Extreme ASP.NET Makeover: Testing - Acceptance Tests

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Acceptance Tests

Acceptance tests using WatiN are simply longer versions of smoke tests. The following shows an acceptance test to verify that we can create a new page in our wiki.

public void CanCreateNewWikiPage() {
    string pageName = string.Format("TestPageName-{0}", Guid.NewGuid());
    const string pageTitle = "TestPageTitle";
    using(var browser = new IE()) {
        browser.CreateWikiPage(pageName, pageTitle);
        Assert.That(browser.WikiPageTitle(), Is.EqualTo(pageTitle));
        Assert.That(browser.Url, Text.Contains(pageName));


I created an extension method BrowserExtensions.CreateWikiPage to encapsulate the logic of creating a new page.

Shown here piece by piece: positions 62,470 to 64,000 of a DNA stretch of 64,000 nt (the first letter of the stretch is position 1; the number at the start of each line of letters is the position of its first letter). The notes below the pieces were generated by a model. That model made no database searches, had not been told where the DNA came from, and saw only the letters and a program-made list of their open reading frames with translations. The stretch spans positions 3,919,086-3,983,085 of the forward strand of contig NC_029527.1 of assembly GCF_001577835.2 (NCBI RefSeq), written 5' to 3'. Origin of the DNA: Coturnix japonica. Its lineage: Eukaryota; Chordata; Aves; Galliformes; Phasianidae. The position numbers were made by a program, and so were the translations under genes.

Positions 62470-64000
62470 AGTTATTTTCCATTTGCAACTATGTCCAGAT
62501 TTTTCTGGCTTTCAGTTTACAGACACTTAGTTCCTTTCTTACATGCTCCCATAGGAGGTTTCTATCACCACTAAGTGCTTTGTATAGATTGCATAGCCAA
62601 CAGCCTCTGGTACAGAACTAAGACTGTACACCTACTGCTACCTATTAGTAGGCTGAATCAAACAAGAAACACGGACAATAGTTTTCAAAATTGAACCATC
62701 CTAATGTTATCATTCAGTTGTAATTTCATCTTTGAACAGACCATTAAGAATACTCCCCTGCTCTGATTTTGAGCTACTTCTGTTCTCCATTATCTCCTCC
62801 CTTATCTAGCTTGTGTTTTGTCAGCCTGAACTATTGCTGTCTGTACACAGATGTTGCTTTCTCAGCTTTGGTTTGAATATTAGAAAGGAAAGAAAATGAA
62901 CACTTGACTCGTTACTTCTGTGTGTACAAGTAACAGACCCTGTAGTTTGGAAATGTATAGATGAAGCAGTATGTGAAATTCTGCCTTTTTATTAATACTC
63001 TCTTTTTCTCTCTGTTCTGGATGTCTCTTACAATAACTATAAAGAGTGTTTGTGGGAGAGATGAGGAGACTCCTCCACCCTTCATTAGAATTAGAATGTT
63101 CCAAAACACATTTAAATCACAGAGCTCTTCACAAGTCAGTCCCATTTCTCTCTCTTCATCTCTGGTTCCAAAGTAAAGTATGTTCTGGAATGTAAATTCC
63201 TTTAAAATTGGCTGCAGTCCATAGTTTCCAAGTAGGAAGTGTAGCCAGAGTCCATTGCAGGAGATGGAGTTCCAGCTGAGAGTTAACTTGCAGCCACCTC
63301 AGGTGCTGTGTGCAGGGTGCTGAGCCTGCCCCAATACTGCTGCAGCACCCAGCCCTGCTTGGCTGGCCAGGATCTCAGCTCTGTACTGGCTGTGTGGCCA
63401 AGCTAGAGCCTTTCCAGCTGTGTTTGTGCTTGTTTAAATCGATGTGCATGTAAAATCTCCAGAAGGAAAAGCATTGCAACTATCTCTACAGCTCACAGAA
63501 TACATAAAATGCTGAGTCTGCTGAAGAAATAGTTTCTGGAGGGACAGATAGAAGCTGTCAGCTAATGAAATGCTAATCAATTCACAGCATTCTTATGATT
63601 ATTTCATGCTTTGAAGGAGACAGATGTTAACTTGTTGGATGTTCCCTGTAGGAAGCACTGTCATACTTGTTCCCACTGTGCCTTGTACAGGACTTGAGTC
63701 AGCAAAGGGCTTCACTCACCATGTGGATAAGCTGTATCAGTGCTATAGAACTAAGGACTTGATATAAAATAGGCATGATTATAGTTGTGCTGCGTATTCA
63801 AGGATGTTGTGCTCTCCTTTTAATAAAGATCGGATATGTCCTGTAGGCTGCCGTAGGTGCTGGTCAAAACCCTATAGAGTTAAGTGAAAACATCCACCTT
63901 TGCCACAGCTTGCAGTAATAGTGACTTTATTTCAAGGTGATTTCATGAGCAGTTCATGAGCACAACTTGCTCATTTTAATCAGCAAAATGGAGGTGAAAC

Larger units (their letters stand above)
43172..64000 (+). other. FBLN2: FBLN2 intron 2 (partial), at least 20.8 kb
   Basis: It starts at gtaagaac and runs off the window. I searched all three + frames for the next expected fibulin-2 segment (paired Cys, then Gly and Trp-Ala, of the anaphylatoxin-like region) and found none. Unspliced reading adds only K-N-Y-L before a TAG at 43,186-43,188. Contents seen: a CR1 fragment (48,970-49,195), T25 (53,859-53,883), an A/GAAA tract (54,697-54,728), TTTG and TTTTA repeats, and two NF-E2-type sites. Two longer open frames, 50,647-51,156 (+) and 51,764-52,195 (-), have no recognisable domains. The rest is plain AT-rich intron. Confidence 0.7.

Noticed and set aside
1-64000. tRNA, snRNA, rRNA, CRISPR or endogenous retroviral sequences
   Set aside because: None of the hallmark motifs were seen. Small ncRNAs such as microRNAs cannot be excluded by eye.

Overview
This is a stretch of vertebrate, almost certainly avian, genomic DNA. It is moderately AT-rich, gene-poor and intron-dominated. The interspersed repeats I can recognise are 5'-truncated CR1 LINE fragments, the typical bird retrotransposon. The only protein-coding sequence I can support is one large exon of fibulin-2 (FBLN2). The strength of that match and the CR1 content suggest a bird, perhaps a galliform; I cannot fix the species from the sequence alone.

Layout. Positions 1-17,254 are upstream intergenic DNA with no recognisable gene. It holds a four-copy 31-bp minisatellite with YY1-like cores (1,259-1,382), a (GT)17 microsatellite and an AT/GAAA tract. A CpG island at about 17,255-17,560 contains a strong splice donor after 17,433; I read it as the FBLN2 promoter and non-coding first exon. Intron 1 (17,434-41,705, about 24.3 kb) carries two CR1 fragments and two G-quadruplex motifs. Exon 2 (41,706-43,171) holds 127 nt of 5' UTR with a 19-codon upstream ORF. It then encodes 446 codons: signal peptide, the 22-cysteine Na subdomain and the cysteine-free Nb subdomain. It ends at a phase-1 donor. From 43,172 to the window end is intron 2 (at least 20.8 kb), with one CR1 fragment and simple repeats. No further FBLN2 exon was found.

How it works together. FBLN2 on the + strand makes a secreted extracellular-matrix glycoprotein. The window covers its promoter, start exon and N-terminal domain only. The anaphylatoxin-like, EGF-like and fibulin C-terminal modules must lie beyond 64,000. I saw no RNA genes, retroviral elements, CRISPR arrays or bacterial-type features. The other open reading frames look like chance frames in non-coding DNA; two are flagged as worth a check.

public static void CreateWikiPage(this Browser browser, string pageName, string pageTitle) {
    browser.Link(Find.ByTitle("Create a new Page")).Click();
    browser.TextField(Find.ByTitle("Type here the name of the page")).TypeText(pageName);
    browser.TextField(Find.ByTitle("Type here the title of the page")).TypeText(pageTitle);


Another extension method simplifies finding a wiki page's title; not the contents of the <title/> tag, but the contents of the <h1 class="pagetitle"/> tag.

public static string WikiPageTitle(this Browser browser) {
    return browser.ElementWithTag("h1", Find.ByClass("pagetitle")).Text.Trim();

As we write more acceptance tests, the BrowserExtensions class may become unwieldy in size. If this happens, I can easily refactor the code into BrowserLookupExtensions (for finding information in the page) and BrowserScriptingExtensions (for manipulating the page). I could separate extension methods by public and admin, particular function, or any other means to make the code more tractable.

Other videos from this article

· Of Tightropes and Tests

· Using WatiN

· Eliminating Repetition from Tests

· Acceptance Tests

Read the full article at http://msdn.microsoft.com/en-us/magazine/dd744751.aspx


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